03:32 And that’s what’s on the screen now, publish.py. The import lines are similar to before and like before, I’m instantiating a base class to be used for inheritance.

03:43 The first difference here is the manual specification of the author-publisher table. Instead of using an object to abstract it, I’m just directly creating a table.

03:52 Notice the use of the Column object to specify a column. That’s actually how you used to declare a column in the class mapping before SQLAlchemy got all fancy and added type hint awareness.

04:05 You don’t need objects explicitly for the many to many relationships, as they’ll be described within the ORM objects, but you still have to have the tables to store the relationship data.

04:17 That’s what I’m doing here, creating the author-publisher relationship table. After that one is the book-publisher and I do the same kind of thing. Let me scroll down here a little bit.

04:32 This is the new author class. I copied the version from models.py, leaving the column declarations the same, including the relationship to the book foreign key.

04:42 What has been added is a new relationship for the many to many table with the publisher. Notice that specifying this kind of relationship is slightly different than with the book.

04:53 In the old version, there is an extra argument. The argument is called secondary and it specifies that a secondary table is responsible for the relationship.

05:04 The value for secondary is the author-publisher table specified above. Let me scroll down a bit here. The book object gets the same treatment.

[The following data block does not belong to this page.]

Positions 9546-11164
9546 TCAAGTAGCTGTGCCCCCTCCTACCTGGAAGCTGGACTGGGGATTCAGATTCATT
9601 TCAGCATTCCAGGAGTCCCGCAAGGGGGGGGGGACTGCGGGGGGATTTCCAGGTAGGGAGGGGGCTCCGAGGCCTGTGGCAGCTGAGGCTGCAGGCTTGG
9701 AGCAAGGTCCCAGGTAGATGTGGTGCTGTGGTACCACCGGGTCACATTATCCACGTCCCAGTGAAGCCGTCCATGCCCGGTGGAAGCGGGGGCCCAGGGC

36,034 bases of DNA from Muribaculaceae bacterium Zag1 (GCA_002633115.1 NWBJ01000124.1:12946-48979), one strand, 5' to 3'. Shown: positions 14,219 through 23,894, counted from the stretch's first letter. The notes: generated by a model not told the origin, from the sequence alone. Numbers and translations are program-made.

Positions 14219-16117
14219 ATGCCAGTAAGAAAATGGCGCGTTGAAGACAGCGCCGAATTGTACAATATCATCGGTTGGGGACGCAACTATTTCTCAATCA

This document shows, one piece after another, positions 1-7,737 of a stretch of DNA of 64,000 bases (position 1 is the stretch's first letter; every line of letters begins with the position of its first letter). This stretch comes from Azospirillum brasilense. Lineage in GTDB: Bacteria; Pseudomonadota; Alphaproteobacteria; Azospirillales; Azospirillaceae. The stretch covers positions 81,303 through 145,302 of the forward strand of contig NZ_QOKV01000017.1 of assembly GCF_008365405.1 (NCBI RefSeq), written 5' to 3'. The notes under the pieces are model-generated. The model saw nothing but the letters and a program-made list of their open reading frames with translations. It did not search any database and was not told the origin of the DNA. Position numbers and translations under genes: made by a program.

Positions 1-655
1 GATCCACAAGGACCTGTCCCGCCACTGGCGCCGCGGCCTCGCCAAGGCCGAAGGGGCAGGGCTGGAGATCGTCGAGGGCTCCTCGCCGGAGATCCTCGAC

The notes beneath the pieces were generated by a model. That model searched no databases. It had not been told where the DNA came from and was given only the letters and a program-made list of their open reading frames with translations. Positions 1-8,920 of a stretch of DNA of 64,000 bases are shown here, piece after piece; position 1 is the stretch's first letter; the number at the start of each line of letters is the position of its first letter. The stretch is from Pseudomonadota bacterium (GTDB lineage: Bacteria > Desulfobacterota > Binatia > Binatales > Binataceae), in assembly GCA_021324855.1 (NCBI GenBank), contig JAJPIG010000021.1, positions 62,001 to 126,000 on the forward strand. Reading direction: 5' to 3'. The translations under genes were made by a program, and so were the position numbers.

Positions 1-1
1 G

05:15 It also has a relationship through a secondary table. This time it’s the book-publisher table though instead, scrolling down some more.

05:25 And this is the actual publisher object, which represents the actual publisher. Like with the author and book objects, it has its own fields. This time it’s an ID and a name.

05:39 The publisher declares a relationship to author through the use of a secondary table and creates the back relationship named publishers on the Author object.

05:49 Ditto for the book relationship, and there you have it. Three ORM objects, a one to many relationship between authors and books, and two many to many relationships between publisher and author, and publisher and books.

06:05 Let’s go into the REPL and play with this.

06:13 This should be familiar.

06:21 Remember, I’m using a brand new database here, so the URL is different. I am going to create published_db

06:32 and the key part of that last sentence was Create. SQLAlchemy will generate the necessary create SQL statements if you want. You can do that by getting the base class object, which is the parent of each of your ORM objects.

06:46 I’ve imported it here from the publish module. Now I use that to create the tables.

07:00 Wow, that was a lot. Let me just back up here. Because everything inherits from base, and if you remember, even the table objects took base’s metadata as an argument, base knows about all the things that need to be created. Using create_all() goes through all the registered objects and issues create statements for each of them. When I scroll back down here, you’ll see the tail end of several create statements in the debug for the book and book_publisher tables. Isn’t that beautiful?